Level 4 (forge test -vvvv): Stack traces for all tests are displayed, and setup traces for failing tests are displayed.
Level 5 (forge test -vvvvv): Stack traces and setup traces are always displayed

So, you will see your console.log() if you run tests as:

forge test -vv
Forking to study hacks
We will use this repository by SunWeb3Sec to study the library of hacks.

It is a large Forge repository with a long list of hack demonstrations.
You can find all the tests in src/test. To the day of writing this article, the repository consists of more than 300 hacks.
First of all, follow the setup instruction in the README of the repo, as cloning a repo has a different script.
When you have it locally, take a look at the repo structure - this repo has many tests, but don't run everything with forge test - it will take a lot of time to run them all.

Instead, use this:

forge test --contracts src/test/NAME_OF_THE_FILE.t.sol -vv
Or this one:

forge test --match-path src/test/NAME_OF_THE_FILE.t.sol -vv
Simple hack
In this section we will go through one of the hacks - CowSwap exploit.

This is the transaction of the hack.
As you can see an attacker managed to build a malicious calldata. So this hack will be very simple to demonstrate additional Foundry possibilities.

First of all, look at the setUp() function:

    function setUp() public {
        cheats.createSelectFork("mainnet", 16_574_048);
        vm.label(address(DAI), "DAI");
        vm.label(address(swapGuard), "SwapGuard");
        vm.label(address(GPv2Settlement), "GPv2Settlement");
This type of forking is almost the same. There is a small difference between:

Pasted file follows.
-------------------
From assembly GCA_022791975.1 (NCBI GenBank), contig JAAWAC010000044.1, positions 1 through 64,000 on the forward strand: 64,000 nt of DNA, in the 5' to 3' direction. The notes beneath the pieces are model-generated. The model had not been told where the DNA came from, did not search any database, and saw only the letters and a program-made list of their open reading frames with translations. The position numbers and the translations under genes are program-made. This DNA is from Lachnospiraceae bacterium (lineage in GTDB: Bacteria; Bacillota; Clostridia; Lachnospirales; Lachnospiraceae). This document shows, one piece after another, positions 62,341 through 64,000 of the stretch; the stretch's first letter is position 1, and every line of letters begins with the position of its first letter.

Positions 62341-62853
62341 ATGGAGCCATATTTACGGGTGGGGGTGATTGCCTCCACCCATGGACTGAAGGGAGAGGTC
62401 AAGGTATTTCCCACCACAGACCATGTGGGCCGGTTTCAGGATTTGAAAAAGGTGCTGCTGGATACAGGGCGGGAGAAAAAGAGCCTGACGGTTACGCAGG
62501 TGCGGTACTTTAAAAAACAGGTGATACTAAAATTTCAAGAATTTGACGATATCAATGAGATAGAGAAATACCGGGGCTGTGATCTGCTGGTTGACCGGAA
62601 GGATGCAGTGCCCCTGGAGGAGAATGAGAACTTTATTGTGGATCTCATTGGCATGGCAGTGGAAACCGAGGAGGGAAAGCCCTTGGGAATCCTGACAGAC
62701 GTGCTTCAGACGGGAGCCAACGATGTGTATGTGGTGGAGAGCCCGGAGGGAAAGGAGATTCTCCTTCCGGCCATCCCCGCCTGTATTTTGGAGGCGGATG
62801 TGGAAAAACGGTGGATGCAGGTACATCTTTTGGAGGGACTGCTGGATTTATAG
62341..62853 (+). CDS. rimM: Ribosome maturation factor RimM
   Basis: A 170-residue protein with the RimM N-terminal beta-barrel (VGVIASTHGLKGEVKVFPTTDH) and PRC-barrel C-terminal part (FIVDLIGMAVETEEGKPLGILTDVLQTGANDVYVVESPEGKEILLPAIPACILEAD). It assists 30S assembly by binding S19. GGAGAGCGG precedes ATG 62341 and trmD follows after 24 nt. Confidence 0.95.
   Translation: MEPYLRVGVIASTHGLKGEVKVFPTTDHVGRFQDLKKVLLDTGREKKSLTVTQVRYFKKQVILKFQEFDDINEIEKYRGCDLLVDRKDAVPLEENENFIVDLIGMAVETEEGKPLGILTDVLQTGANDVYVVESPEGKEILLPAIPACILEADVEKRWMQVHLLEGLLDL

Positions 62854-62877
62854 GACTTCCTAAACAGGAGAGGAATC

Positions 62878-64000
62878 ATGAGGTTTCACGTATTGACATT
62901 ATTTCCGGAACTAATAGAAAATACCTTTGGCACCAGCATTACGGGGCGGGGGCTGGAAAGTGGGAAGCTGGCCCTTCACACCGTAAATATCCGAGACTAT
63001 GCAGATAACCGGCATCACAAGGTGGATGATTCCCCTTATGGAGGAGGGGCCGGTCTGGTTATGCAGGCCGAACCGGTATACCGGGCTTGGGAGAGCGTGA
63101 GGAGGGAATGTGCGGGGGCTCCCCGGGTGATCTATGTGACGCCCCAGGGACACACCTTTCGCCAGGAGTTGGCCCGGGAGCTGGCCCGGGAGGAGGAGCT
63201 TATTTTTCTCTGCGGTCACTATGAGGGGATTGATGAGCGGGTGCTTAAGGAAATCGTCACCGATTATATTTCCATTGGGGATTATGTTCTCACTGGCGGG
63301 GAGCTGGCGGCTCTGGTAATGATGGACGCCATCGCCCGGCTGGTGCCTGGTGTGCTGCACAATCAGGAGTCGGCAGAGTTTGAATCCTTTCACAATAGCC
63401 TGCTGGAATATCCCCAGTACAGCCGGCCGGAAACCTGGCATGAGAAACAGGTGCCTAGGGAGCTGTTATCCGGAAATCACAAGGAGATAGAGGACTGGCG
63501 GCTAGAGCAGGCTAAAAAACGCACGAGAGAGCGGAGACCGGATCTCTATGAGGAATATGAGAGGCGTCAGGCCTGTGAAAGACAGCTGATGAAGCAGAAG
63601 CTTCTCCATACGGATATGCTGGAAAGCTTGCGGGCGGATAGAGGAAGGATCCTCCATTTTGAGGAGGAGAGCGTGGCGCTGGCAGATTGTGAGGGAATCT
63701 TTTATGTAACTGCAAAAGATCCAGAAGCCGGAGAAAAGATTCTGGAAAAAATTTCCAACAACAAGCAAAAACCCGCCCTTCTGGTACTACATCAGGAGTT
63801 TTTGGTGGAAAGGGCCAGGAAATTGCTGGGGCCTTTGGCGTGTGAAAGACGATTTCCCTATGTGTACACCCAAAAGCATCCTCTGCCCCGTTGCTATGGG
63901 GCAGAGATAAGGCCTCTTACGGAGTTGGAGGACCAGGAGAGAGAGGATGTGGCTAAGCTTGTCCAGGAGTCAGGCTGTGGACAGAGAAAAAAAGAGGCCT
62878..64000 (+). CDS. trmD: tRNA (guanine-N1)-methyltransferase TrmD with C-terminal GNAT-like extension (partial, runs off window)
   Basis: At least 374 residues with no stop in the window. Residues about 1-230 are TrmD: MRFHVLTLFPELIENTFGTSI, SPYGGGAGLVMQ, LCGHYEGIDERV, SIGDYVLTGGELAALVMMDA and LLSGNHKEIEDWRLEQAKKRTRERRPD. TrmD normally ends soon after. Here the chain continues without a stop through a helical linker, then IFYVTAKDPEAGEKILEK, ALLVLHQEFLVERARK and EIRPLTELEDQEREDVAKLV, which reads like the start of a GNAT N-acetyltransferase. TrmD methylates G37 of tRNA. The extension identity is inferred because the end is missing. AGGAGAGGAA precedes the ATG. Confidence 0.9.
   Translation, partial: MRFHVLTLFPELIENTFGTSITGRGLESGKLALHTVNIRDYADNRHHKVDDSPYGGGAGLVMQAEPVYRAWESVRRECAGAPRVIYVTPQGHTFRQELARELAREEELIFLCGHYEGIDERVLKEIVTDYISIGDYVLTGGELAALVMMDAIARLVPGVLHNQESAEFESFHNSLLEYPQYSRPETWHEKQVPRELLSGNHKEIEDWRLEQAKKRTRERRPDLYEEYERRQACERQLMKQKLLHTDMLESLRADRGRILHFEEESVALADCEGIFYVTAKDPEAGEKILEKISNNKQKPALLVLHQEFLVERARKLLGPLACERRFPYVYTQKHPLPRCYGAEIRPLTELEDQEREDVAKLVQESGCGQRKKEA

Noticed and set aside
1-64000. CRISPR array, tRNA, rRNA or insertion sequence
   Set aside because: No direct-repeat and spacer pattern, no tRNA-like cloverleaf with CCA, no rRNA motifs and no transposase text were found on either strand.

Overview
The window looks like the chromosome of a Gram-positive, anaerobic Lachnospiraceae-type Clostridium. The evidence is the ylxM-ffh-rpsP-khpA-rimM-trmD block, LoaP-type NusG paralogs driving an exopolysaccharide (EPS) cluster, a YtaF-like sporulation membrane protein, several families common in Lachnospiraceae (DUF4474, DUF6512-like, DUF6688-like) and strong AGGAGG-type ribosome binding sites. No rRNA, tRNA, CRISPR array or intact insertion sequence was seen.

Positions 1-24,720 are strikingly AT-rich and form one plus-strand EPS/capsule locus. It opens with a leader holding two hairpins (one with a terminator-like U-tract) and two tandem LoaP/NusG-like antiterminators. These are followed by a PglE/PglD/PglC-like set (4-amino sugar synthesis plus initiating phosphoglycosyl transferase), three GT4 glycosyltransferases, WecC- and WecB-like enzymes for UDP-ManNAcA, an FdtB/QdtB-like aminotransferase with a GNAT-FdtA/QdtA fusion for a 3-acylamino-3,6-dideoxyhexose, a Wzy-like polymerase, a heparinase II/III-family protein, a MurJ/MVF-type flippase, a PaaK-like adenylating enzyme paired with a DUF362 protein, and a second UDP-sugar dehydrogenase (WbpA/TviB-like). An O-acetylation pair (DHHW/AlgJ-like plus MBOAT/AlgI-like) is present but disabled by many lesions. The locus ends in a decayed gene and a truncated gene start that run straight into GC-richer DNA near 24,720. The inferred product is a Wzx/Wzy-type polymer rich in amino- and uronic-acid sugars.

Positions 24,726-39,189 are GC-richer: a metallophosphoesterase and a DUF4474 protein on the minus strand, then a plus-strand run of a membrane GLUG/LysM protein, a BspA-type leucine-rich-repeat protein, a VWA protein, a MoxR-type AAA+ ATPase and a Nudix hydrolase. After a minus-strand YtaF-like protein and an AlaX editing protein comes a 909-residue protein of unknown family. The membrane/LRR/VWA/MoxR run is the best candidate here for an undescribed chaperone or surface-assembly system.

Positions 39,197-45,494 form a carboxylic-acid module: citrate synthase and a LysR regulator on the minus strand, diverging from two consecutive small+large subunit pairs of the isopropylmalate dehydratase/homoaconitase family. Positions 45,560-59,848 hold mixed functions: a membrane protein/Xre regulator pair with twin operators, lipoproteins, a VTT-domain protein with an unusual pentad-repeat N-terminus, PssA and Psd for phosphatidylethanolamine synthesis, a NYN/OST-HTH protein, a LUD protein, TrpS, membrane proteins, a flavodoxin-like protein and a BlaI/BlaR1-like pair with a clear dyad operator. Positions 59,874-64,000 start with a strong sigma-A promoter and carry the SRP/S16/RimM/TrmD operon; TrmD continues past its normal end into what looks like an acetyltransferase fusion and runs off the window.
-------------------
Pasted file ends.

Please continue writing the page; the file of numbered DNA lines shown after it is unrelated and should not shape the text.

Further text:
You can learn in deep here:

cheats and vm have no difference for our purposes.
But both createSelectFork() and createFork() can accept the second argument - the block number. As you can see for this attack it is 16_574_048.
Then you have this cheatcode:

vm.label(address(DAI), "DAI");
It helps to read traces better. If traces in your console print address 0x6B175474E89094C44Da98b954EedeAC495271d0F it will be displayed with the "DAI" label. It is handy in analyzing complicated traces.

Then, you have the attack flow in the function testExploit(). Here is the question - who is the attacker in this test? For all tests, Foundry has a default msg.sender and tx.origin. For this simple attack, they are not changed, because everyone can make this attack, even some default address.
More complex hack
Here we will study this Hundred Finance hack.

The official post-mortem:
It utilizes the inflation attack, a well-known attack vector. If you are not familiar, we recommend our article explaining the topic in deep.

The exploit test is messy. First of all, it has three smart contracts in it.
  • contractTest - test script itself
  • ETHDrain - code of one of the attacker contracts
  • tokenDrain - same thing, but for tokens

This is done to have all smart contract codes in one file. As the repo reserves one file for an attack.
If the call is made from a deployed smart-contract it will be treated as usual - that this deployed smart-contract makes a call (msg.sender is changed according to EVM rules).

In the attack script, we have these lines:

        hWBTC.transfer(address(this), 1_503_167_295);
startPrank() is the extremely important cheatcode. It allows changing a msg.sender for the next calls. It ends with the cheats.stopPrank() which changes msg.sender back to the default address.

The widely used alternative is prank(). It changes a msg.sender only for the next call.
The script ends with taking a flashloan. But it is not the end, because it continues in the flashloan callback - at the function executeOperation().
This function runs a few attacks - one ETHDrains() and multiple tokenDrains(). You can find these functions below.
Each of them follows the same pattern where some of the attack steps are placed either in tokenDrains() function or in tokenDrain smart contract constructor.

Each step is followed by console.log() - as a result, the attack is very well documented.
Further steps
Now you are familiar with Foundry. You can use it in development or keep studying hacks in the same way as we did here.